- Digitizing photo albums and historic books (submitted via email)
- Storing Slides and Negatives in home vacuum sealed bags
- Bugs on books and papers? (submitted by email)
- I've got mold in my files
- How does the Smithsonian Institution Archives determine which records to keep and which to discard?
- How do I become an Archivist?
- Photograph stuck to glass?
- Stabilization of crumbling materials in archive of DC volunteer organization
- How do I preserve my newspaper?
- How do I preserve my collection of historic 16mm film, audiotape or videotape?
Should I laminate an old document, like a photo or birth certificate?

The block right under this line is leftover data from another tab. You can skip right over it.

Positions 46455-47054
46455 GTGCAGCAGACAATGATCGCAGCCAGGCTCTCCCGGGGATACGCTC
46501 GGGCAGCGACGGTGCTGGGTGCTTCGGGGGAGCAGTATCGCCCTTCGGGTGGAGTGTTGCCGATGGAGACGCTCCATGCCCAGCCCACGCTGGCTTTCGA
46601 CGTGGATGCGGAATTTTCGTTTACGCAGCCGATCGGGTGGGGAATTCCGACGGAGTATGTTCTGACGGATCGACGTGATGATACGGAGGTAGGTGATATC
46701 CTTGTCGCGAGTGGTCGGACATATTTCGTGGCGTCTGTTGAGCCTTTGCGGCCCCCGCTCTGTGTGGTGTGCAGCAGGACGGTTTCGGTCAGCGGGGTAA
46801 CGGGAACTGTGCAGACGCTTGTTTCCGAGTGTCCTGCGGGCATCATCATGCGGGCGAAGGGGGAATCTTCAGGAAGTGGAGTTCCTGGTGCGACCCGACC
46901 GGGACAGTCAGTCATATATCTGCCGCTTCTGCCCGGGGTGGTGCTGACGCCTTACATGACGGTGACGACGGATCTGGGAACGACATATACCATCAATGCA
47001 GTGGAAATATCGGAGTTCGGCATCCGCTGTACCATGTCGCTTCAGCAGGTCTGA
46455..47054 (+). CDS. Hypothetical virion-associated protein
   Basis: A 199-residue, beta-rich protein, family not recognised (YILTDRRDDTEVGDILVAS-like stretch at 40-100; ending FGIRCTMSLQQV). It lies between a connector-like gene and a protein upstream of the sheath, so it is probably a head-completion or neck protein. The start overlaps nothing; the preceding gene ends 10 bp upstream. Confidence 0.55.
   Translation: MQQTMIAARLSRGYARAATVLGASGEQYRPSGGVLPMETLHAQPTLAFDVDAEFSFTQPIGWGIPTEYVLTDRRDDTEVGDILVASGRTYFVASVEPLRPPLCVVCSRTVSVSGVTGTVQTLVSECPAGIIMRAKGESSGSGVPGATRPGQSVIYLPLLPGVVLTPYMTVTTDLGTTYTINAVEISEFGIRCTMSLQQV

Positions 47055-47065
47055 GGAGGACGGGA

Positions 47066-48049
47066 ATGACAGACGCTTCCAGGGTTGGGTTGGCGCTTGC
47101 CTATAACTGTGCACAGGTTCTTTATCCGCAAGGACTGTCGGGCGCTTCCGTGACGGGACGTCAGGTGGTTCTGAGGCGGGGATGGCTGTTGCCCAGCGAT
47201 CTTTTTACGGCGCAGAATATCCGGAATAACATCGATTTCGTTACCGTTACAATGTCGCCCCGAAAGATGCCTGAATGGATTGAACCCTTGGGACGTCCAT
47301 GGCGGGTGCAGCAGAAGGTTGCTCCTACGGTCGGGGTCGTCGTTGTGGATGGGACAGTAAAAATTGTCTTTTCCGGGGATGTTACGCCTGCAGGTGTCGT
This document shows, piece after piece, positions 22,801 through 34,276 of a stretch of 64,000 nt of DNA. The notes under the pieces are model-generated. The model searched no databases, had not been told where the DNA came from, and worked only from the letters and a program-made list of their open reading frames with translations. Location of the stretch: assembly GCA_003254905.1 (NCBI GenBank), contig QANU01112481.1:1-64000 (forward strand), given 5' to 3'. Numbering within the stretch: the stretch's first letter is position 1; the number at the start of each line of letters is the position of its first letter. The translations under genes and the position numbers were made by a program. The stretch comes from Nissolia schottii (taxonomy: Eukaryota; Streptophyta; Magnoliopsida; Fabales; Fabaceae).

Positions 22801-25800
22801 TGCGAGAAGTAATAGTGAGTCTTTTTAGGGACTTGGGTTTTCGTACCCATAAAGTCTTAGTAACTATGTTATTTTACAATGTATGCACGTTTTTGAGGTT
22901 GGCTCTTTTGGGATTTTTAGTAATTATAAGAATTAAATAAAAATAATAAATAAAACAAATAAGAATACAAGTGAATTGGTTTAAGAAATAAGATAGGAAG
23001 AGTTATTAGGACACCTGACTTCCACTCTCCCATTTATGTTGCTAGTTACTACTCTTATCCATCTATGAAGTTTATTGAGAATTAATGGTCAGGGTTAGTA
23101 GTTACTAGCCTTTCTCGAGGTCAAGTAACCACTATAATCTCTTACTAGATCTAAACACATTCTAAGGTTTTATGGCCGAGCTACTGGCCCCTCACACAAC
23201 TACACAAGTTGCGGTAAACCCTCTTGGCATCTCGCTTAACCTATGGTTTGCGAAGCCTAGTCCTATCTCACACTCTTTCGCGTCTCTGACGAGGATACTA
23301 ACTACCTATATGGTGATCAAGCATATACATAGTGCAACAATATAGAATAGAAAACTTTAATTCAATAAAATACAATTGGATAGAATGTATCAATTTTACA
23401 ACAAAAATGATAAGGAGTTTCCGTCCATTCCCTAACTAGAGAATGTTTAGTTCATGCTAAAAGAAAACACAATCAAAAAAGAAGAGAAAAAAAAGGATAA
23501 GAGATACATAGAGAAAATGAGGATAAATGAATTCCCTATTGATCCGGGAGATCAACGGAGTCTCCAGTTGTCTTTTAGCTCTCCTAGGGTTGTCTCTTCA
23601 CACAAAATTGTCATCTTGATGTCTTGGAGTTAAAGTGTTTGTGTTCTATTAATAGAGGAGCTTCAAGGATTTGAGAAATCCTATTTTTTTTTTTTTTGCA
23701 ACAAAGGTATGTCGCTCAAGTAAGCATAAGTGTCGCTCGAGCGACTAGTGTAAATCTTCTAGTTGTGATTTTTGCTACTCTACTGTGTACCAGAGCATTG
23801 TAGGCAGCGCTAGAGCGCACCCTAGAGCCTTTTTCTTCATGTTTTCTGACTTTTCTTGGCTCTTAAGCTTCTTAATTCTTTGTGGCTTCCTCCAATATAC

Generally, we no longer laminate, but prefer encapsulation with polyester (formerly Mylar D, now available as Melinex in the US) as a technique when necessary for handling and viewing as opposed to archival paper folders. This is done with an either an edge welder or ultrasonic welder which bonds the polyester to polyester, but not to the paper, which floats free between the sheets. In a lower tech environment, this also can even be done on a sewing machine using a zig zag stitch, before the object is inserted, or a blank mockup of the object can be used in its place and removed before the seal is complete on 3 sides! Double-sided tape is sometimes used, but historically there have been problems if the object is thick or heavily used, because the object can slide toward and into the tape and get stuck. To avoid this, many people now adapt this standard procedure by putting a piece of thread or a strip of paper down on the tape edge , but you can see how this gets fussy. Welded edges on two sides, called "L-sleeves" are preferred, and these can be obtained from archival supply companies, as well as ultrasonic or edge welders for larger archives who will use this process often. Another archival alternate for clear viewing and document protection would be a polyethylene pouch/sleeve, or an album page support with a safe plastic oversleeve. Many options available at office supply stores, look for ones that say polyethylene, polypropylene or polyester/Mylar/Melinex. (The ones that say “will not lift off copier toner!” or “crystal clear” or “PVC-free” may be good bet; but those could also be made of cellulose acetate - the original material for lamination which degrades in an acidic fashion; your best bet is to purchase inert safe plastics directly from an archival supplier). Encapsulation is not appropriate for all conditions or objects, such as powdery pastel or charcoal, due to polyester's static charge, or acidic objects such as newsprint. When we do put untreated acidic objects such as newspaper in an encapsulation, we always put in a sheet of buffered paper to absorb acids which can build up instead of diffuse out in a plastic envelope. Note that in a variable environment which experiences swings from cold to hot and high humidity environment, moisture can build up in such an envelope and can encourage stains or mold growth, or photographs can stick to the plastic surface causing damage. Of course, acid-free and lignin-free folders and envelopes can always be used as well, but if the desire is to be able to view the object at all times and/or handle it frequently, encapsulation remains a good option.